A flaw in Pfundstein Chamberlain’s assessment of the Iraq 2003 case is how she assesses the “Payment” element of the threat variables in Table 6.2 (195). She assesses payment for any attacks to be “less costly” in part because “oil revenues projected to offset costs.” This assessment of “less costly” then forms part of the foundation of Pfundstein Chamberlain’s assessment that the threat to invade was cheap, and therefore not credible. But the United States was partly depending on conquering and exploiting Iraq’s oil fields to make the attack less costly. The claim that the threat to invade was not credible, then, is partly based on an assumption that the U.S.-led coalition would invade and conquer.
Why did Saddam Hussein fail to perceive the threat’s credibility? His dysfunctional government misunderstood the highly credible threat he faced, and prioritized nonexistent regional threats over the massing American-led force on his border. The Iraqi Perspectives Project, which Pfundstein Chamberlain cites, conducted interviews with many senior Iraqi leaders after the successful invasion in 2003. This project offers any number of reasons to fault the Iraqi decision-making and assessment of coalition capabilities. Saddam Hussein felt that only Iran was “positioned” to threaten an occupation of Iraq. The Iraqi government focused more on regional threats than the U.S.-led coalition, even as invasion was imminent. When asked what he had expected to be the likely course of the coalition invasion, the Director of General Intelligence replied “We were more worried about Turkey and Iran.” It was a severely dysfunctional and ill-led regime.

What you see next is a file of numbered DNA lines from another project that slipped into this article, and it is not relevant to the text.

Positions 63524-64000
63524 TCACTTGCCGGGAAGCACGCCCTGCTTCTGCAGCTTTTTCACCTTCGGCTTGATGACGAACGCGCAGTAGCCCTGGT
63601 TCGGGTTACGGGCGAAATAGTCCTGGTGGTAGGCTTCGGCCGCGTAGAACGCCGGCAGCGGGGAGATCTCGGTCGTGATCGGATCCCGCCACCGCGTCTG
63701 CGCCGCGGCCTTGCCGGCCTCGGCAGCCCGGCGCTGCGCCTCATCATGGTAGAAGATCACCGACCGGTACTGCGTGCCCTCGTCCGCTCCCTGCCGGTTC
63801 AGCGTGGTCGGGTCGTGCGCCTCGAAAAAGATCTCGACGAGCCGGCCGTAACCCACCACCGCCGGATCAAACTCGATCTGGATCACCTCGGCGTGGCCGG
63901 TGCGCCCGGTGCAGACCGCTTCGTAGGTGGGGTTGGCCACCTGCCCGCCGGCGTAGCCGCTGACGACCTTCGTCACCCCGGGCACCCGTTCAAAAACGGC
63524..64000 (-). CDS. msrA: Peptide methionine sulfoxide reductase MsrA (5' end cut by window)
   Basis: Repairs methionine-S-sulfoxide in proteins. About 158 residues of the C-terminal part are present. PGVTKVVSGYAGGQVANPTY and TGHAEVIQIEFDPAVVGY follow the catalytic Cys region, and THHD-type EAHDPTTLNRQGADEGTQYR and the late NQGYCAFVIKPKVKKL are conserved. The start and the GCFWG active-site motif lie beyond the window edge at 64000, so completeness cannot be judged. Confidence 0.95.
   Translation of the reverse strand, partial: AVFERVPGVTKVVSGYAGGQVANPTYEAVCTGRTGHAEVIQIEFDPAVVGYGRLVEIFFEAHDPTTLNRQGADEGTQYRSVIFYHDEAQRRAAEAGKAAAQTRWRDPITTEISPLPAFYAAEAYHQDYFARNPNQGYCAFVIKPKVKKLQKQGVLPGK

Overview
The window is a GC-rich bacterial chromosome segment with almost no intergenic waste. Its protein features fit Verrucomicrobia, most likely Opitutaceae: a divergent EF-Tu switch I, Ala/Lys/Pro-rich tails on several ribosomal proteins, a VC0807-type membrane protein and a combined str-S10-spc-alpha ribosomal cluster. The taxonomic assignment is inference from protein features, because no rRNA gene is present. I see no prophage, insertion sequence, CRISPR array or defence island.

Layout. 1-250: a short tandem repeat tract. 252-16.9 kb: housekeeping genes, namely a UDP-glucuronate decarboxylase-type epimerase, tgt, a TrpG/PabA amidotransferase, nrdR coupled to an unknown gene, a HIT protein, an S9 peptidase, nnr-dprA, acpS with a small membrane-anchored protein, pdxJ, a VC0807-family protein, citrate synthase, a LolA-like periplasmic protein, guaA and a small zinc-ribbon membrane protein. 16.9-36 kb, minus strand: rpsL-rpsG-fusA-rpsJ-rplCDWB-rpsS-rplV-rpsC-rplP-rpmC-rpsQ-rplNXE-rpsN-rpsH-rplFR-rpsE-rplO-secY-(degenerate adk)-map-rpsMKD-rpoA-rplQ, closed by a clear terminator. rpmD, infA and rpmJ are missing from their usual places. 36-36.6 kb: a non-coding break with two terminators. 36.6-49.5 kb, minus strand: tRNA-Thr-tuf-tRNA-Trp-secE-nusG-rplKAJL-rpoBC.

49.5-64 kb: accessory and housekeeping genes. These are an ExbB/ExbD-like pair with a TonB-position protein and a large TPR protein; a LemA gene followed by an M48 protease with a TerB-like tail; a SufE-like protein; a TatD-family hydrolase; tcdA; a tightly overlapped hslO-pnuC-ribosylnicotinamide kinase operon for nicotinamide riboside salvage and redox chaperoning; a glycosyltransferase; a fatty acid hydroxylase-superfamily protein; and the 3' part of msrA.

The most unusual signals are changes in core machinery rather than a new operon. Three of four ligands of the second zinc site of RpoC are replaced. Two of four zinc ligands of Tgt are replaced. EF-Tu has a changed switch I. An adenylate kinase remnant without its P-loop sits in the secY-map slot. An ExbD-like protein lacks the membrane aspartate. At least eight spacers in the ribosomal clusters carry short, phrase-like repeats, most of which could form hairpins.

To reiterate, Cheap Threats is a significant contribution to the literature on coercion. To this reader, it seems particularly noteworthy for the nuanced examination of resolve in coercive efforts, and its exploration of how costly signals may play a role in some cases. Coercive strategies are certain to figure into future crises, and Cheap Threats is likely to be an asset when those crises arise.
A major lesson of Pfundstein Chamberlain’s study is that these strategies often bring about unexpected risk and set one on a slippery slope of unexpected commitments. She quotes Thomas Schelling’s warning that “to engage in limited war is to start rocking the boat,” that is, to undertake an action which one cannot fully control (27).
It is privilege to have my book Cheap Threats reviewed in this forum, and by three reviewers who engaged with the core arguments and evidence in such a thorough manner. I want to thank the reviewers and the chair, Anne Sartori, for their time and consideration, and the editors at H-Diplo, particularly Seth Offenbach, for organizing this roundtable.